This shift has been steadily happening for a few years but it was exacerbated by the COVID-19 drop in oil prices. Even before Joe Biden took office, oil and gas jobs were decreasing due to automation, decreased demand, and the market leaning towards cheaper, more profitable renewables.
Renewable energy jobs might not be as lucrative as jobs in the oil field, but they offer more stability, less working hours, and a different kind of motivation - to help the planet. Before being trained for new jobs, fossil fuel workers can be put to work plugging up orphaned oil wells and decommissioning power plants - jobs that can last for years.
We are seeing more communities embrace the clean transition and even advocating for government help to make sure they can be successful in the new renewable energy world. There is even proof that former fossil fuel workers in Texas are finding new jobs in the solar industry.
This Texas transition started before the Biden Administration and there is huge potential in Texas for solar growth and wind energy - in fact, it is currently the top wind power-producing state. While Texas has historically been a fossil fuel-dependent state, there is huge potential for it to succeed by embracing renewables.
It’s not just former-fossil fuel states, the most recent numbers indicate that more than 800,000 Americans are employed in the renewable energy sector. This number is projected to increase due to the current national push towards renewables coupled with declining costs.
The future of renewable energy in the United States
Sunny states can capitalize on the benefits of solar power. Image source: NPR.com
Progress is coming with the announcement of the U.S. government fleet of cars going all-electric, GM announcing that their cars will be electric only, and the canceling of oil pipelines.
Electrifying everything from cars to home appliances will also help in the energy transition. But to make sure all of the gadgets above are truly clean, they need to be charged by renewables.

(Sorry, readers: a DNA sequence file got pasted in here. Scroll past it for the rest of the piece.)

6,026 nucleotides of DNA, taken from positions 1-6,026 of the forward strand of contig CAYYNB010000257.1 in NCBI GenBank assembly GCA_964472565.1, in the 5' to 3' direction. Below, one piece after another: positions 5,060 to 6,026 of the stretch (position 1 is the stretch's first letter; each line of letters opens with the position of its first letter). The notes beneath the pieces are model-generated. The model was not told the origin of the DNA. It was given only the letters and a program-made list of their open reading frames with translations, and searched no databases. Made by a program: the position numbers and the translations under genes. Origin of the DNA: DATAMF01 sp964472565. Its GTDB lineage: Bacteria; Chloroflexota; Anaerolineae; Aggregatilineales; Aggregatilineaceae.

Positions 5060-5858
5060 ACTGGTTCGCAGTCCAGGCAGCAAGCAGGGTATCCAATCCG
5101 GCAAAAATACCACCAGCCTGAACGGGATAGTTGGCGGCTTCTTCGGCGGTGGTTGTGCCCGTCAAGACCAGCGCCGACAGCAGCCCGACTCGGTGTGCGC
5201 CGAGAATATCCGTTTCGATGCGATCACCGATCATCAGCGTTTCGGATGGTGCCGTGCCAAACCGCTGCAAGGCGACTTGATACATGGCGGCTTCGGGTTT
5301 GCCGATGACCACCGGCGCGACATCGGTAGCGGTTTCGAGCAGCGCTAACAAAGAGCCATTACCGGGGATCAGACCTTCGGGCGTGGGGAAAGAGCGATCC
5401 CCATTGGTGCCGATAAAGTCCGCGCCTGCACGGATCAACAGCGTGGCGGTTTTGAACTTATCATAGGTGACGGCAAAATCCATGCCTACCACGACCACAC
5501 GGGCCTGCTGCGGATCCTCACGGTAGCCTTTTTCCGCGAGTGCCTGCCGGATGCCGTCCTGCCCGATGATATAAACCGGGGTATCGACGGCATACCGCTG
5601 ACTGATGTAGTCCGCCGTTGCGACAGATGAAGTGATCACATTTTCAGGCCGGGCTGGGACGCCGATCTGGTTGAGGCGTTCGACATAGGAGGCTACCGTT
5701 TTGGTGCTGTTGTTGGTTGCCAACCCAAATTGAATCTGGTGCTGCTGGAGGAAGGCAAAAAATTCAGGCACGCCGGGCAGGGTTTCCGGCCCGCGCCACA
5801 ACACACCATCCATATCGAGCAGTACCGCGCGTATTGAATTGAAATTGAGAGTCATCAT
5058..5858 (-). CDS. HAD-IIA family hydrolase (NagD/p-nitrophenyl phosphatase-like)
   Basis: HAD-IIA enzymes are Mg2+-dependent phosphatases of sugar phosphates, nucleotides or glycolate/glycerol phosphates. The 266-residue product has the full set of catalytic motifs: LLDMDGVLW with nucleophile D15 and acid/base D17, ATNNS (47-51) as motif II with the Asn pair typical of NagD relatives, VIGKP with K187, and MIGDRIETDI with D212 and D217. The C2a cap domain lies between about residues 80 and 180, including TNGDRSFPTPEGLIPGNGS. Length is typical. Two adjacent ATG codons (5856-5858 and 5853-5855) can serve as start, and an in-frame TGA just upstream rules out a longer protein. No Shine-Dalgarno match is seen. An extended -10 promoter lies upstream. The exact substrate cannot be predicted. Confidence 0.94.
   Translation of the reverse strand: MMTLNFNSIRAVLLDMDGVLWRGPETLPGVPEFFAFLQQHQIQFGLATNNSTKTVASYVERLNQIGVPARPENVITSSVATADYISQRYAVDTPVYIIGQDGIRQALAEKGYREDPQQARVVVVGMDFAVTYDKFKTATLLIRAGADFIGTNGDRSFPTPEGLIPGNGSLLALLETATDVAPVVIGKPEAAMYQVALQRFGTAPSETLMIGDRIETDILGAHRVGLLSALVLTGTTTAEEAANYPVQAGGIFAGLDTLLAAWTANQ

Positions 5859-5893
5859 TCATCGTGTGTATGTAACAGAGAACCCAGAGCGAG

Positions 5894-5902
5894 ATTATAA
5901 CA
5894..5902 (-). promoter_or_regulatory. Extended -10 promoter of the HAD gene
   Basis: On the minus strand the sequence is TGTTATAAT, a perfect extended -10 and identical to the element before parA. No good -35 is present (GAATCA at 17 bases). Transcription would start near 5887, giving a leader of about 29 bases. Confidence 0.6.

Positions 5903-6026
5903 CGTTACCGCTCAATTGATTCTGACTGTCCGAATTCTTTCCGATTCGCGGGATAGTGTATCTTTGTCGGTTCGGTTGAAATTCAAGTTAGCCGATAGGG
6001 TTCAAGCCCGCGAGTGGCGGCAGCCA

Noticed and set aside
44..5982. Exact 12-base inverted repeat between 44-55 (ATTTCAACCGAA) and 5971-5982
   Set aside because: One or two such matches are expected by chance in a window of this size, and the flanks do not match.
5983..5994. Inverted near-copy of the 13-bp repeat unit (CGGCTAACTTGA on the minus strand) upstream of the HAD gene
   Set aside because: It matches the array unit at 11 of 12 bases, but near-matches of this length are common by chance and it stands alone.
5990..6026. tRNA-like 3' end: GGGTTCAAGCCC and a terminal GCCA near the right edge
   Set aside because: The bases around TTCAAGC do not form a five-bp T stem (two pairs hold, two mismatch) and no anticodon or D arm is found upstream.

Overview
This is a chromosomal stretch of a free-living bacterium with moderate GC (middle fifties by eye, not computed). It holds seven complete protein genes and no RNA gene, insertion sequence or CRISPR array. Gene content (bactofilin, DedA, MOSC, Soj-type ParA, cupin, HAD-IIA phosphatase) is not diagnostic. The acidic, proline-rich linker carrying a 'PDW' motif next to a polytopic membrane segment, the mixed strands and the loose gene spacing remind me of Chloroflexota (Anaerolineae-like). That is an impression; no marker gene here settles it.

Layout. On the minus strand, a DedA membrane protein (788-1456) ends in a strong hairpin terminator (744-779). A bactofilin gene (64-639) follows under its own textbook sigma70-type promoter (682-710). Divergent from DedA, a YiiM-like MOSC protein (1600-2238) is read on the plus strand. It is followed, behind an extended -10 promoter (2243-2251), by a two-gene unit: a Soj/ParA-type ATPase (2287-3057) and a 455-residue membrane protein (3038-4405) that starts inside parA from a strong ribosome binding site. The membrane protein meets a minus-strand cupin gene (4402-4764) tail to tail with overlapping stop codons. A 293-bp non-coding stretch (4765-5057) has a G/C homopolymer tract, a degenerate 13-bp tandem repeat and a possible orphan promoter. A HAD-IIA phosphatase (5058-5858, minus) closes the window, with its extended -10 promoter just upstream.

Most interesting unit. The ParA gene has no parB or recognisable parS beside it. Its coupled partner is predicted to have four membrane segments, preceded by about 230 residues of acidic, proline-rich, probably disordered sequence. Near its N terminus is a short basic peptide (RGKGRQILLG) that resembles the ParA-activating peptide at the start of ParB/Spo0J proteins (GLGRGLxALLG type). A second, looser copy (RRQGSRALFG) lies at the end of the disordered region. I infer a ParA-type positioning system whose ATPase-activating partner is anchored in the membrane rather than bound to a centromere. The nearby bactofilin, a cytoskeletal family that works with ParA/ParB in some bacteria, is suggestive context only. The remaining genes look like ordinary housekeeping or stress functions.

Aside from the federal goal of reaching net-zero emissions by 2050, various states are announcing zero emissions goals and implementing new opportunities for energy growth.
States as diverse as New Jersey and New Mexico are increasing their renewable energy commitments. New Jersey is encouraging wind farm growth and even constructing a hub to build and launch blades to sea, while New Mexico is planning for 100% renewable energy generation by 2045.
The prices of renewable energy have been steadily dropping to the point where building renewable plants has reached price parity with fossil fuel plants. Meaning, it costs the same to build these plants. However, renewable energy has the upper hand since it will not pollute the surrounding environment or contribute to global warming.
Because of this, it is possible for the entire United States to run on 100% renewable energy and do so “without ruining the economy”. This transition will not happen unless there are people working to get us there. Switching from fossil fuels will lead to losses in jobs, but it will not leave a void that cannot be filled by those same workers.
- Jobs in the fossil fuel industry have always been volatile, but COVID-19 pushed their instability over the edge.
- Investments in renewable energy have been increasing and the new administration will continue to make renewable energy an attractive alternative to fossil fuels.
- Former fossil fuel towns and states have the potential to transition their highly skilled workforces to new renewable energy jobs.
Author: Ana Almerini | Web Content Specialist
Ana is a web content specialist at SolarReviews. She has 5 years of marketing experience blended with 2 years of experience in climate communications and holds a master of arts degree in climate and society from Columbia University. Ana frequently volunteers for environmental causes ranging from oyster reef restoration in NJ to expanding bike sharing in Naples, Italy.